"Thank Heaven!" murmured Nell. "It might have been worse," said the
boy. "I did not miss my guess when I called him Elliston?"

"No."

"I thought not. You can see now that Harry Bernard had good reason for
warning you to beware of Harper Elliston!"

"I can see it plainly enough," returned the girl. "When will Harry
come to Woodburg?"

"I understand how anxious you are," said the boy, with a smile. "Harry
is assisting Dyke to ferret out the railroad express crime, and it may
be some weeks before he comes to this part of the State. I think he
will be satisfied to know that you are true to him. It was his
knowledge of Elliston's villainy that induced him to send me to see
you with a note of warning."

"I am thankful for his kindness, Mr. Ender."

"Everybody calls me Paul, Miss Darrel."

"And everybody (that is my friends), all call me Nell," returned the
girl, with a pleasant little laugh.

"Let it be Nell and Paul then," and the boy joined in her laugh, thus
aiding in banishing the shadows of the day. Harry Bernard's youthful
messenger soon after departed, promising to call again on the
following day, when he might have another message from young Bernard,
who was still supposed to be in St. Louis.

In the meantime the angry and discomfited Elliston repaired to the
hotel and made hasty preparations for departure.

He left on the first train for Chicago.
It was late in the evening that Mrs. Scarlet, in her den on Clark
street, was roused from a nap she was indulging in, with her head
against the wall, by a sharp rap at the door.

Rousing up, she went to see who had come.

She admitted a man with a plug hat and red whiskers.

Professor Darlington Ruggles.

"Aren't you glad to see me, Madam?"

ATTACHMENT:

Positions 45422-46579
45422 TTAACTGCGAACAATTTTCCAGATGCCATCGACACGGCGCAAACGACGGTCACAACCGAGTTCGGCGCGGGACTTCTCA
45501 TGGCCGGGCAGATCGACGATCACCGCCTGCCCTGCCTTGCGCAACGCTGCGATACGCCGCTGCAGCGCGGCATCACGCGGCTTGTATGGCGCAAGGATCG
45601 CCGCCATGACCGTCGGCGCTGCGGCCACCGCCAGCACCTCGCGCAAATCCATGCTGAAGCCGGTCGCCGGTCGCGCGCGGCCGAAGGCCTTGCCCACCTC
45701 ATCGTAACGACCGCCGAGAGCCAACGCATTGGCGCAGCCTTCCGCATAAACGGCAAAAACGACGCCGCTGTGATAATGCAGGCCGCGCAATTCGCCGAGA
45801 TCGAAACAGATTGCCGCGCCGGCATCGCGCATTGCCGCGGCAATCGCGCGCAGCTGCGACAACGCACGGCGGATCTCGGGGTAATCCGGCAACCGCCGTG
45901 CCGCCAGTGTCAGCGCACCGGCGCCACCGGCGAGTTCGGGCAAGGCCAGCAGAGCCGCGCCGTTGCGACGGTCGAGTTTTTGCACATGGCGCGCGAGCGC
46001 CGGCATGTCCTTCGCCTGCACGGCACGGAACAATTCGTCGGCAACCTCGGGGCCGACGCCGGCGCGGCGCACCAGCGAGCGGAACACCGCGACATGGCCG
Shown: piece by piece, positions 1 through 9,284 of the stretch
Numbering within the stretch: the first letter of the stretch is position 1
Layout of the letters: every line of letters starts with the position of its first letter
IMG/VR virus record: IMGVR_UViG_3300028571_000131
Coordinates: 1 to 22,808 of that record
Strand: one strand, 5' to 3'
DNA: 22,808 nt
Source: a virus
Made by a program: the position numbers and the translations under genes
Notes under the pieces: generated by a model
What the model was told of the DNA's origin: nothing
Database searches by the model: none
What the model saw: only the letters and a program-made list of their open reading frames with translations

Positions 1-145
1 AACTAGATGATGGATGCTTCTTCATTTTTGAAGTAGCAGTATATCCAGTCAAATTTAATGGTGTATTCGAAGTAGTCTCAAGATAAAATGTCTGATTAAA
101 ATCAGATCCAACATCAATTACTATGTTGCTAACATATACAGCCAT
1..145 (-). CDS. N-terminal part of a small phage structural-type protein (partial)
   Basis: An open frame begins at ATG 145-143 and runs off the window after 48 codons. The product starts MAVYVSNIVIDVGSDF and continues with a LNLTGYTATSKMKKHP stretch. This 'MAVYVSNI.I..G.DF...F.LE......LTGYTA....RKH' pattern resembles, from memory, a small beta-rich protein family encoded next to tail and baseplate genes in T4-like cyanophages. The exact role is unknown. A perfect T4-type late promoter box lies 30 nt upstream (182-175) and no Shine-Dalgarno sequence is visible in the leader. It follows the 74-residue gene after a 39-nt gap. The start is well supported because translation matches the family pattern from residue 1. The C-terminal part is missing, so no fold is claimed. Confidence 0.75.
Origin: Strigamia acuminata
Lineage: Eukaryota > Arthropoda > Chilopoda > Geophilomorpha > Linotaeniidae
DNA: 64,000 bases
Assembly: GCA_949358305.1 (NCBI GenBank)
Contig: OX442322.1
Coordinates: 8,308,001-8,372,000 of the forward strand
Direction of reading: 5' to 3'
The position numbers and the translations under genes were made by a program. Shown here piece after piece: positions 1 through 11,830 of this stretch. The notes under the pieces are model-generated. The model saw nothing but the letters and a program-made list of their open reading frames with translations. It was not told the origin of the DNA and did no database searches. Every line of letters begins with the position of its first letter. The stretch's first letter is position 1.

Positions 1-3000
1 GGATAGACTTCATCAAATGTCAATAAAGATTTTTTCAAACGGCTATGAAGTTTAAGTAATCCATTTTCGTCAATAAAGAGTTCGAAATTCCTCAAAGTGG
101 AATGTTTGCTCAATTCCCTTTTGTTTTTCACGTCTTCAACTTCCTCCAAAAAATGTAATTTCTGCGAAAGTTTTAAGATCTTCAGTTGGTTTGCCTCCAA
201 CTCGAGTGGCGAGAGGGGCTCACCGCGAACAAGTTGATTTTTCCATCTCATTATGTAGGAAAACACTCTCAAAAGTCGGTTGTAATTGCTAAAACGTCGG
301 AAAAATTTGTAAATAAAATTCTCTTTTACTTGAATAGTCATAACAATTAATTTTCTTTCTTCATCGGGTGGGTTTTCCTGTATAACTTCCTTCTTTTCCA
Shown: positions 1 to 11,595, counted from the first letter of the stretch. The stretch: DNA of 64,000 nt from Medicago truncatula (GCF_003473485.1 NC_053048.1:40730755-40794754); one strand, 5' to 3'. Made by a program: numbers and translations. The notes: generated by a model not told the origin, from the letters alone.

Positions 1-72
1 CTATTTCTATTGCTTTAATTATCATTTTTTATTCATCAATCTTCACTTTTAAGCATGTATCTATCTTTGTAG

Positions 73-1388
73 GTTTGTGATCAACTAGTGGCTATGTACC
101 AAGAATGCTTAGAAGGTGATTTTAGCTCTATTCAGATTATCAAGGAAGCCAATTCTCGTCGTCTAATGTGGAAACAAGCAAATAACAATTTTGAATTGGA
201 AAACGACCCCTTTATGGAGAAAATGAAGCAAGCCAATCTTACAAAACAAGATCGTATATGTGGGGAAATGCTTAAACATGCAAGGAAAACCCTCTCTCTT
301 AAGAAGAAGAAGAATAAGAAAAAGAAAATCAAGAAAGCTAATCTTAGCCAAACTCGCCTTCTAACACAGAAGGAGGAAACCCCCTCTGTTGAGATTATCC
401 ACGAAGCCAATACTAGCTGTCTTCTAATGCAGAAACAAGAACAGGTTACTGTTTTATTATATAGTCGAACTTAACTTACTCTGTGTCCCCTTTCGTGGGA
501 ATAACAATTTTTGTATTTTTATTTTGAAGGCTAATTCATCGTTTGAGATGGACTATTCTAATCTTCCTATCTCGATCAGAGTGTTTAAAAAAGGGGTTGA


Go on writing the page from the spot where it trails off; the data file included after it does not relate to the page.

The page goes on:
He held out a white set of digits.

"No--why should I be glad?"

She accepted the proffer of friendship, however, and shoved a rickety
old chair for her visitor's use.

"I'll tell you why. Because I am the best friend you've got in
Chicago."

"That wouldn't be saying much," and Mrs. Scarlet laughed harshly.

"Wouldn't it?"

"Didn't I say so? Nobody comes to see me now since poor Nephew Martin
was taken from me. I feel about ready to die but for one thing."

"And that?"

"REVENGE!"

Her eyes snapped in their hollow sockets and the withered bosom heaved
with inward emotion.

Mr. Ruggles emitted a laugh.

He was evidently pleased at the condition of the woman's feelings.

"I am glad to find you in this condition, Madam," he said, after a
brief pause. "I am here to tell you how you can be revenged, if I
mistake not the object on whom your hatred rests.

"It's that infernal Dyke Darrel."

"I knew it. You would smile and feel happy to see him suffer?"

"It would be as beefsteak to a starving man," said the woman,
savagely.

"Then listen. He has a most charming sister living in one of the
interior towns of the State. She is the only relative he has in the
wide world. You can strike the railroad detective through Nell
Darrel."

"Yes, yes--go on."

"He is away most of his time, as you doubtless know----"

"And the girl is alone?"

"Save for an old negress. Don't interrupt me, please, until I tell you
the exact situation. One of my acquaintances, a gentleman of means,
and a mean gentleman, for that matter, wishes to get this girl into
his possession. What object he may have does not matter, so long as he